Questioning Waste Through Urban Metabolism: Technologies, Scales, Practices

This thesis explores and discusses the issue of urban waste through the lens of urban metabolism.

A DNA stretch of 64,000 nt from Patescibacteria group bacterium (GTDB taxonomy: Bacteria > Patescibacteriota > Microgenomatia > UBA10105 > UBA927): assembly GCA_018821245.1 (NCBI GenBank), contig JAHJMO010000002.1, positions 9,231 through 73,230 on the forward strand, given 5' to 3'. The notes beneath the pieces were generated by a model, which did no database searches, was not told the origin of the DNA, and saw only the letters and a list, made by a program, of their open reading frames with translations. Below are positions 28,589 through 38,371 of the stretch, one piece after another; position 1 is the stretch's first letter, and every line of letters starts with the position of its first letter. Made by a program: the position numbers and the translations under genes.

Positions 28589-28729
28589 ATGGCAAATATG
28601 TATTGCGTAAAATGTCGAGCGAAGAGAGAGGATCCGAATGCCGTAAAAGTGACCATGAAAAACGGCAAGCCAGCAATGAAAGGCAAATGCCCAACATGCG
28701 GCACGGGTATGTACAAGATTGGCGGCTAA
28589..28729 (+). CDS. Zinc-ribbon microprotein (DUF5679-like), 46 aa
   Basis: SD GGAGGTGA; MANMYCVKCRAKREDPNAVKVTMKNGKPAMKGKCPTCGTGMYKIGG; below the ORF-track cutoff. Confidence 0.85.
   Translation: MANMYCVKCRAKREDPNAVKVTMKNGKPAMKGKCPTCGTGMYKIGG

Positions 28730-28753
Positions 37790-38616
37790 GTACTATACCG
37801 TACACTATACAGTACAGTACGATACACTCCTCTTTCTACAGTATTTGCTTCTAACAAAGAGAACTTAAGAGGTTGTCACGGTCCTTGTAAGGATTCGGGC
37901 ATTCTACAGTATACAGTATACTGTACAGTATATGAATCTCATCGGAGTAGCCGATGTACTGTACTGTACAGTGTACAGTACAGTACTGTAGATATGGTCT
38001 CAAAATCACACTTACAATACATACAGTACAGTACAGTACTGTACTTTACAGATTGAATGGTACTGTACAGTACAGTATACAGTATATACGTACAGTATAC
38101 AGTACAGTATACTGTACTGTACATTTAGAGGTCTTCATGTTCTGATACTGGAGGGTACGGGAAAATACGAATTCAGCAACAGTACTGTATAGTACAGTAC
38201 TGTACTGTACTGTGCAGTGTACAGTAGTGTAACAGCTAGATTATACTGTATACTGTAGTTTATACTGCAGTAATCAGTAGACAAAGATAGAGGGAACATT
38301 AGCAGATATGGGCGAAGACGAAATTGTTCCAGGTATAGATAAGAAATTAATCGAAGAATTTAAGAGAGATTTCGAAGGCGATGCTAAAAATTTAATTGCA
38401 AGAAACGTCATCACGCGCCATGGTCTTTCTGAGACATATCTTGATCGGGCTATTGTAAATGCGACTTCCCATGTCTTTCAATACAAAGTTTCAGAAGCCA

Although research on waste largely focuses on the technical aspects of waste treatment and management, current demands for a “sustainable” and “circular” transition call for a broadening of the scope of analysis exploring new integrative approaches. In the same way, urban metabolism research is widely interpreted in its most technical sense, as the analysis of energy and material flowing into, within, and out of cities, even though scholars are now calling for more interdisciplinary engagements to better understand the connections between these flows and their underpinning sociotechnical systems. This thesis aims to test the capacity of the “metabolic lens” to build insights into the complexity of contemporary waste management and recycling, combining the more technical and socio-political stances of urban metabolism research. To do so, it gathers three research projects that build on different epistemological angles and research methods dealing with the issue of biowaste, focusing in particular on (i) decentralised treatment technologies, (ii) waste management scales, and (iii) waste recycling practices. Analyses are based on extensive literature review (for technologies) and empirics collected in the case of the city-region of Brussels (for scales and practices). If the results of these works aim to potentially support decision and policy-making processes in the current sustainable and circular transition, for the purposes of this thesis, they serve to stage a conclusive reflection on the contribution of the metabolic lens and the way to steer more integrative engagements in urban metabolism research.